In the above example, the average left fielder is contributing 0.0167/0.167. If I've got a righty left fielder who I've been platooning, and he's contributing 0.02/0.04, then I can see exactly what his contribution has been.

Does this make any sense, or should I have just kept surfing and reading during my train ride tonight?
Realized as I walked home from the train station that it might have helped if I'd actually finished off the postulation with regard to 'average.' ...

If one is adamant that these numbers should be leveled to 'average' play, then you can zero out the 'average' to get a WAA / WAAP / WAAL if you so choose...

If you do that, then our platooning LFer is contributing 0.0833/-0.127 WAAg/WAA.

And since the WAA and WAR both use WAR as their base, they should always correlate.


Okay, so... what am I missing?
Burr, that's what I did/do with Win Shares at THT. Here's an example:[]=2008&pos_filter[]=All&Submit=Submit

"WSP" refers to Win Shares Percentage, where .500 is average. It's a Win Shares rate stat. Yes, sometimes players are better than 1.000.
Got it, thank you.
You aren't missing anything. Ideally, we always want to express things on two dimensions: .600 win%, 30 decision, or 18-12, etc. The problem is when we insist on expressing things as a single dimension. Do you show that as +3 wins above average? Do you show that as +6 wins above replacement?

If everyone has 30 decisions, then it won't matter. But, suppose you have someone who is .800 win%, 15 decisions, or 12-3? Do you show that as +4.5 wins above average? Do you show that as +6 wins above replacement?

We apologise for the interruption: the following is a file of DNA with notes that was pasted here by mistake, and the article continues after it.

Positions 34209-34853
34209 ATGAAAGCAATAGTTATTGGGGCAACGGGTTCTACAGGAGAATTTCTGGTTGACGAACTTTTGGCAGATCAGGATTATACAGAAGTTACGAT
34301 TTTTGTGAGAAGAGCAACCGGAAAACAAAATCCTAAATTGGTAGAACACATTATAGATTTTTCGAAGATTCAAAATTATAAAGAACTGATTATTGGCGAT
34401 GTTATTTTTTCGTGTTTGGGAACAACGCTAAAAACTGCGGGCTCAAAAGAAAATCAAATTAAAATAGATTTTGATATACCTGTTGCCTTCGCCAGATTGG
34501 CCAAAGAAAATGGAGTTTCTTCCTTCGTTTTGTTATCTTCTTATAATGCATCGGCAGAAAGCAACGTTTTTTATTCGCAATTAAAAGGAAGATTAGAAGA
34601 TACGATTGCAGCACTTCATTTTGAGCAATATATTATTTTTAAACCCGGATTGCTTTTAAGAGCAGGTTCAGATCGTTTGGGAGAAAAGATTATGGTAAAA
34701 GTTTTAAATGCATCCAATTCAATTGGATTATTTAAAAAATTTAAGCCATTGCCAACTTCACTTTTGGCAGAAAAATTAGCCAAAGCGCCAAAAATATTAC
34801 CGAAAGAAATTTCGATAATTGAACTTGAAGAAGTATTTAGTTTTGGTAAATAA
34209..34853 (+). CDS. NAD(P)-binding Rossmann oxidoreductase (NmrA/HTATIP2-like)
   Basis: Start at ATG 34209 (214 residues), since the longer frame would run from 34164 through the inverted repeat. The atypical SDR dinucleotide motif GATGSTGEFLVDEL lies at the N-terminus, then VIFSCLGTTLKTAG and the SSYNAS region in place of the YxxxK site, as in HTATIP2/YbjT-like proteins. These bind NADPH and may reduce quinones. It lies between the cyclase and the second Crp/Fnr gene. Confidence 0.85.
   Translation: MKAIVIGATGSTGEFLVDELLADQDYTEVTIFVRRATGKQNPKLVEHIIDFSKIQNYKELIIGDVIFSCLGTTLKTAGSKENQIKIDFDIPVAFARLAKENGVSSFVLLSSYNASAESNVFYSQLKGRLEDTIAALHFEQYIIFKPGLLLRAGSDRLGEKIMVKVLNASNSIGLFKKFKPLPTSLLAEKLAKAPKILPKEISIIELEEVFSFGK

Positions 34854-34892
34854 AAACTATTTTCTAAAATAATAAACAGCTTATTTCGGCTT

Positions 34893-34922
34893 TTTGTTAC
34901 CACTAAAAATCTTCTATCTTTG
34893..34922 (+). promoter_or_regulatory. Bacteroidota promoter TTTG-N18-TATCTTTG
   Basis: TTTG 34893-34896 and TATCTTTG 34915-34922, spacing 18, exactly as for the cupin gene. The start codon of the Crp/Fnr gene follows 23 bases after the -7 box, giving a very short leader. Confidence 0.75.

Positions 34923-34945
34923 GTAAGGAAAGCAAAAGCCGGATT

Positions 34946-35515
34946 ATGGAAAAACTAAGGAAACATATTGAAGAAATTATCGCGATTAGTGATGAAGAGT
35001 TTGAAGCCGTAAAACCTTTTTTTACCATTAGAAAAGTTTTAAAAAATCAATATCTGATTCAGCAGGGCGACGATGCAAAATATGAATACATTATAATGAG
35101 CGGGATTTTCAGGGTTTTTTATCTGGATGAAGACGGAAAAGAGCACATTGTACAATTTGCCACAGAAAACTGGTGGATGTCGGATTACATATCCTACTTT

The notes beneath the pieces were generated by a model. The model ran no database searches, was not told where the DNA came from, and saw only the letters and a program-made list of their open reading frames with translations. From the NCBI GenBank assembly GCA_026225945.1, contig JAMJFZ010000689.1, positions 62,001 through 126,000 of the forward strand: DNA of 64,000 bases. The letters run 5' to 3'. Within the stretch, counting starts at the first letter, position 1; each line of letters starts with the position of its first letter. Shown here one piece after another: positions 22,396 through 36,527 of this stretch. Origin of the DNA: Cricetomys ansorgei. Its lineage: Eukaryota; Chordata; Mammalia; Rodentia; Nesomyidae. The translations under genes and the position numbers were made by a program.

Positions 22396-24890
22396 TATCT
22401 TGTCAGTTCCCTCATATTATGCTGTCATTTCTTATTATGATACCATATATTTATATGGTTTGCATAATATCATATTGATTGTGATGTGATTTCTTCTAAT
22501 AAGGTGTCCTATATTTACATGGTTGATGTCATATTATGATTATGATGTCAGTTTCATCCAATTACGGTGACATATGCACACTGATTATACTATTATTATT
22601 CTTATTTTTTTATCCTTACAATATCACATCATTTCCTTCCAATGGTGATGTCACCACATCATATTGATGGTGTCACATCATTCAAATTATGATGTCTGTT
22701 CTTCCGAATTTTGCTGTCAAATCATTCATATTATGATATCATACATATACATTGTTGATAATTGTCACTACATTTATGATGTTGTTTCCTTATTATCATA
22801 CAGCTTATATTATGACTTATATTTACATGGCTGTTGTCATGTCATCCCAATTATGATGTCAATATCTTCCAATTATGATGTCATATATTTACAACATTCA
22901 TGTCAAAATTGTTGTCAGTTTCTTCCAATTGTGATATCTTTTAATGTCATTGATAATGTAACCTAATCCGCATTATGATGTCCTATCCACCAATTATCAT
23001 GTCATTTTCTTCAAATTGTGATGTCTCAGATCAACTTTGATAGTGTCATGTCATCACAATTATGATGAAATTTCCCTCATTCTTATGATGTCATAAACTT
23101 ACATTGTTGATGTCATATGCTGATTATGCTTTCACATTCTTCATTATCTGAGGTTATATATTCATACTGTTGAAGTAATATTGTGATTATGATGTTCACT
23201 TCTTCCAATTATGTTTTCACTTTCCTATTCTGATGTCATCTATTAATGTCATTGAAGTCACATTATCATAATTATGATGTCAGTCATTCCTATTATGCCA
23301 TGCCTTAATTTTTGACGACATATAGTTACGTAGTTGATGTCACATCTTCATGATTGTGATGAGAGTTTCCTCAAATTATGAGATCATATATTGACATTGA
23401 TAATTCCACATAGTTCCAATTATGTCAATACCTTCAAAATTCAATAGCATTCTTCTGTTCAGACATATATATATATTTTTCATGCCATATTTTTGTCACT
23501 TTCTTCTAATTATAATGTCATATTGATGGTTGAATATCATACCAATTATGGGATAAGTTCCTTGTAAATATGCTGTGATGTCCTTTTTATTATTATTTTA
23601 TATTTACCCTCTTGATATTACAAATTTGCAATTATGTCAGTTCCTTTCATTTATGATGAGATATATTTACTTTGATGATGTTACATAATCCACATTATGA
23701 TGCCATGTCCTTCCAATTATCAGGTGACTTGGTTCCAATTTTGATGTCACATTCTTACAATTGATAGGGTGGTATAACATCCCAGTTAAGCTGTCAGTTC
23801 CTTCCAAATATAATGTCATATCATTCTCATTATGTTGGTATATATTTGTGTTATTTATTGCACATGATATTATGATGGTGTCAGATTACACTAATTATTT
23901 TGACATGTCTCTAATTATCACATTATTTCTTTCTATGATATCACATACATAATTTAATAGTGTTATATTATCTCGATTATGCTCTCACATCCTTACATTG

Basically, in an ordered list, do you want to see 18-12 appear before, after, or tied with the guy who is 12-3?

(Note: I'm using W/L as a proxy for a pitcher's ERA or FIP or your favorite pitching stat.)
Have I ever mentioned how much the addition of a comment section has improved BP? These responses are almost as engaging as the article. Keep it up Colin, TT, and Dave.
It seems to me that replacement level wouldn't move around as much as average and so you get a more consistent point from which to start measuring. In Colin's chart, the replacment value moved from 71 to 77 over a 56 year period. That's a fairly small change over a long time.

I would expect that average level to fluctuate much more. I remember reading some older BP articles in which the writer commented that removing Barry Bonds from the dataset would cause the average to move. Bond may have been an extreme case, but it illustrates how using average as the yardstick can be problematic - if the yardstick keeps changing size then it's hard to know just how valuable +X above average is. I want the value of a player that is +X above the baseline to be consistent.

The key advantage average does have is that it is more intuitive to understand, even if the average fluctuates. I know that above average is better than below average and that average has value. I don't have the slighest feel for is how much better +X above replacement is compared to +Y above replacement. All I know that replacement is not good. If I had a clue as to how much better average is compared to replacement, then I'd be more enlightened